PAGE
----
At its best it is highly personal, visualized and realized utilizing every bit of talent and life experience the artist can bring to bear. Everyone will not connect to all of it, but all of it will connect to a part of its viewing audience on a truly gut-level.

Audio / Visual, the PowerHouse Arena, Brooklyn, NY
October 20-November 20, 2011
Sam Barzilay
"It is with the utmost excitement that we share with you the list of participating artists for the New York Photo Festival's upcoming juried exhibition, Audio/Visual.  We would like to extend our gratitude to our stellar jury for their time, and their unceasing commitment to photography. But most importantly, we would like to thank all of you for your continued support, and we look forward to seeing you at the opening of what promises to be a truly exceptional Fall Invitational show!"

Adjacencies, Sharadin Gallery, Kutztown University
September, 2010
10 ARTISTS, 3 COUNTIES, ONE GREAT EXHIBITION
by Wendy Edsall-Kerwin

Ever wonder if there’s a common thread connecting artists in a particular region? Sharadin Art Gallery at Kutztown University asked that same question. Their answer is Adjacencies, an exhibition showcasing the work of ten artists from Berks, Lehigh, and Lancaster counties.

Running from September 9th through October 10th, Adjacencies seeks to highlight the richness of artistic practice in the region. The exhibition’s artists include photographers, mixed media artists, a printmaker, and textile artists.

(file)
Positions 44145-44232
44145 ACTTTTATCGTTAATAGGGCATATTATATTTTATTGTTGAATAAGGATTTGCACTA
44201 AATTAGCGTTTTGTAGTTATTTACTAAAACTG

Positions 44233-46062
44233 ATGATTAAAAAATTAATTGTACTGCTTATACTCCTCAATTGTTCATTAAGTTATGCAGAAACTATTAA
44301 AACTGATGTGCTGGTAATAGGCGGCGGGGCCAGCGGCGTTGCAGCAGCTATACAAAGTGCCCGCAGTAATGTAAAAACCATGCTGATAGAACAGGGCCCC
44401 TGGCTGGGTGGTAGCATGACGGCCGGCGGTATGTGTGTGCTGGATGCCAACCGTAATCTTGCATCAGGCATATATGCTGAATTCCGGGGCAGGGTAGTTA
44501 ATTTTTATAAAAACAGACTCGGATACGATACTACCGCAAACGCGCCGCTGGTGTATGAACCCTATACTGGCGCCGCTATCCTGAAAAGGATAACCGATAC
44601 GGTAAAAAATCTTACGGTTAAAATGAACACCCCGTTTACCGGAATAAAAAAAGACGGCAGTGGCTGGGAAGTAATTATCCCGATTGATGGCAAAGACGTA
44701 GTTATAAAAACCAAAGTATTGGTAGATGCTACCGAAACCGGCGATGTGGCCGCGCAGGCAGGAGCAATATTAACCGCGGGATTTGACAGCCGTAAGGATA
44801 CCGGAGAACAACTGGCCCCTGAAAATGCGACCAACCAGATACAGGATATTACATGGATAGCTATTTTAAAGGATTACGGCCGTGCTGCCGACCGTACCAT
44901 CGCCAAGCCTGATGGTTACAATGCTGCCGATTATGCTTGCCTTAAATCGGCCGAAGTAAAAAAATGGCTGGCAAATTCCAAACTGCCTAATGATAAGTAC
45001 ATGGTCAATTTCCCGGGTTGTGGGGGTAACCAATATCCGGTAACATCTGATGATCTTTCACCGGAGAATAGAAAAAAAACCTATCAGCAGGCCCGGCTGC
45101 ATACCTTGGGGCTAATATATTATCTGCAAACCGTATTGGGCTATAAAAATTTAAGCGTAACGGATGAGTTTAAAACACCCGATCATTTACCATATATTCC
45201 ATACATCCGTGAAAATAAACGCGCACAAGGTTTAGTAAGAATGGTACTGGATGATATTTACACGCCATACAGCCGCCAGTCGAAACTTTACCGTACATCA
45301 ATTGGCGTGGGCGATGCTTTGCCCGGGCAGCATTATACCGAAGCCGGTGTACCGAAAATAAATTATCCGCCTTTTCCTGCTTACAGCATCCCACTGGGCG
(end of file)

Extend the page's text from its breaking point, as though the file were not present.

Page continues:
An opening reception will be held for Adjacencies on Thursday, September 9th from 4 until 6pm. The Sharadin Art Gallery is located on the Campus of Kutztown University on the corner of College Blvd and W. Main St in Kutztown, PA. For more information contact the gallery at 610-683-4546 or visit their website at

Rehearse, Rewind, Repeat, Ohio University, Athens, OH
January, 2010
Rehearse, Rewind, Repeat- RECENT EXHIBITION
Four photographs from the Fall Play / Spring Musical were selected to be part of the Rehearse, Rewind, Repeat: Photography, Video & Performance Exhibition at Ohio University's Seigfred Gallery in Athens, Ohio. Photographer Kelli Connell was the Juror for this exhibition.

Rehearse, Rewind, Repeat will be on display from January 12- February 18th, 2010 with an opening reception from 6-8pm on January 12.

Jen Beckman Gallery, New York-- Hot Shot 2007 Winners Announced